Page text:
Talk me down…

trumpster fire

Trump’s not going to blow this thing, is he? The campaign manager’s arrest. The massive abortion gaffe and walk-back. The foolishness about nuclear proliferation. It’s been a bad week.

I’m afraid he’s going to flame out before clinching the nomination, paving the way for the GOP to nominate someone who can impersonate a sane person more convincingly.

Trump’s got this thing, right? Right?!?!?!?



Today’s Smart Read…

…comes from Thomas Edsall at The New York Times

He answers his question “Why Trump Now?” by looking at the material reasons for working-class white disaffection, not just with the post-civil-rights Democratic Party, but with the cabal to whom that group turned in increasing numbers from 1968 forward.  He writes:

The share of the gross national product going to labor as opposed to the share going to capital fell from 68.8 percent in 1970 to 60.7 percent by 2013, according to Loukas Karabarbounis, an economics professor at the University of Chicago’s Booth School of Business.

Even more devastating, the number of manufacturing jobs dropped by 36 percent, from 19.3 million in 1979 to 12.3 million in 2015, while the population increased by 43 percent, from 225 million to 321 million.

The postwar boom, when measured by the purchasing power of the average paycheck, continued into the early 1970s and then abruptly stopped (see the accompanying chart).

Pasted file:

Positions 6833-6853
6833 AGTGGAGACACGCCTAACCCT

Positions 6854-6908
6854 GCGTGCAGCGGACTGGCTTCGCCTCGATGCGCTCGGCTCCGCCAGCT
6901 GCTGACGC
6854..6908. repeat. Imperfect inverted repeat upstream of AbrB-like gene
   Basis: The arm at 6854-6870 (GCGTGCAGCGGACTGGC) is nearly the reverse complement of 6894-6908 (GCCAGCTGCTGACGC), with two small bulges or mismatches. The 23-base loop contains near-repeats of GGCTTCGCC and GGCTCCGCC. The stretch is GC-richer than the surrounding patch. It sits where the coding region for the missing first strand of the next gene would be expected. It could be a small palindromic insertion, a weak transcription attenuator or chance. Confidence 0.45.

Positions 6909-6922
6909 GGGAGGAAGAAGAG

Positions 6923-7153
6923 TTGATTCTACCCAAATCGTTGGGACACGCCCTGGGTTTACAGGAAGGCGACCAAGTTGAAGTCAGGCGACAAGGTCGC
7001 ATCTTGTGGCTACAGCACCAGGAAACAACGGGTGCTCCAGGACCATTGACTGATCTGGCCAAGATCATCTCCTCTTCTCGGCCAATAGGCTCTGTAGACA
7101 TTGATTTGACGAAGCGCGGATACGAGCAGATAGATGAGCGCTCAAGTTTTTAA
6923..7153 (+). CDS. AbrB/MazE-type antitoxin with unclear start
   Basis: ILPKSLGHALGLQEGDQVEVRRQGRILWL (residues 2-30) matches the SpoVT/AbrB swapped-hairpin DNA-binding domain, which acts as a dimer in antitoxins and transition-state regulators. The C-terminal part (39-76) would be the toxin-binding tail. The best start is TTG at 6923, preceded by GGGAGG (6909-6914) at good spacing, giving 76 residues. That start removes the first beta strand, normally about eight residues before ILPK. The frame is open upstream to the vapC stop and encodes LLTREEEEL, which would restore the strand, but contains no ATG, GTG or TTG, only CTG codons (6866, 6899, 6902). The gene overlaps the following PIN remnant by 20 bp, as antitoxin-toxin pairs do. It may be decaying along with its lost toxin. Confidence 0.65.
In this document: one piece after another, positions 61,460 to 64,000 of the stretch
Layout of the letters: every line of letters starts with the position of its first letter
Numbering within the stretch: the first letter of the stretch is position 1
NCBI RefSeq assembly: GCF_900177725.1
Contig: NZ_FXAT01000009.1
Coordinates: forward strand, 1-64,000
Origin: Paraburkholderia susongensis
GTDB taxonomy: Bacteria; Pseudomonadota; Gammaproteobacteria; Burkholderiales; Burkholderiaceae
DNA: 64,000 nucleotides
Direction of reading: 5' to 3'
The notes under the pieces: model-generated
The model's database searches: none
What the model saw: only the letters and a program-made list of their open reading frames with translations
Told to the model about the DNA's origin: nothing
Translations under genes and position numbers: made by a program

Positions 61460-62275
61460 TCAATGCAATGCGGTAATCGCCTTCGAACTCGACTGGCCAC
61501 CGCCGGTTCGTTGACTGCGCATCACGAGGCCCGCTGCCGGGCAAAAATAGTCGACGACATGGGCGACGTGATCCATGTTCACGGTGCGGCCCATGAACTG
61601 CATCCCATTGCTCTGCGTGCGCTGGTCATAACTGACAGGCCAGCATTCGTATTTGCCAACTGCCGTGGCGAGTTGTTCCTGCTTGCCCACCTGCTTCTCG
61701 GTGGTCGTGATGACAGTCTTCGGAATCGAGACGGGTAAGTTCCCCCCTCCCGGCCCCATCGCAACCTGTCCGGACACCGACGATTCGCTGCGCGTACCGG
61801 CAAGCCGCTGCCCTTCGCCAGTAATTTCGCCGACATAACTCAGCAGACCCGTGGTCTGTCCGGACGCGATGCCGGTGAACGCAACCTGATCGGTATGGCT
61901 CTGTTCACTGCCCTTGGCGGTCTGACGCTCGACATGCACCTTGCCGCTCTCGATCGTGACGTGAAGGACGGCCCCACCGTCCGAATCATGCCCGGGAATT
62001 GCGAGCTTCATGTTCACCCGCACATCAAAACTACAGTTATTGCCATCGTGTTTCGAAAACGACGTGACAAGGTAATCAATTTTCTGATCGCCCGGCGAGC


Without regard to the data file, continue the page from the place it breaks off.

In other words, the economic basis for voter anger has been building over forty years. Starting in 2000, two related developments added to worsening conditions for the middle and working classes…

Distribution_of_Loaves_to_the_Poor_David_Vinckbooms

Read the whole thing.

If you’re too busy the TL:DR of those two developments are the interrelated facts that from the year 2ooo, upward mobility reversed itself, with more people falling into the middle class and poverty and fewer making it up the ladder — and the impact of China and its increasing integration into a world-wide free-trade regimen.  Edsall’s reporting on the China development — with its accompanying misreading by free-trade elites — is particularly sharp.

Add to that, as Edsall does, the TARP bailout after the elite-engineered collapse of 2007-8 and the Citizens United decision and you have specific and plausible reasons for Republican working class voters (and everyone else, of course) to see their chosen political leaders as shills and swindlers: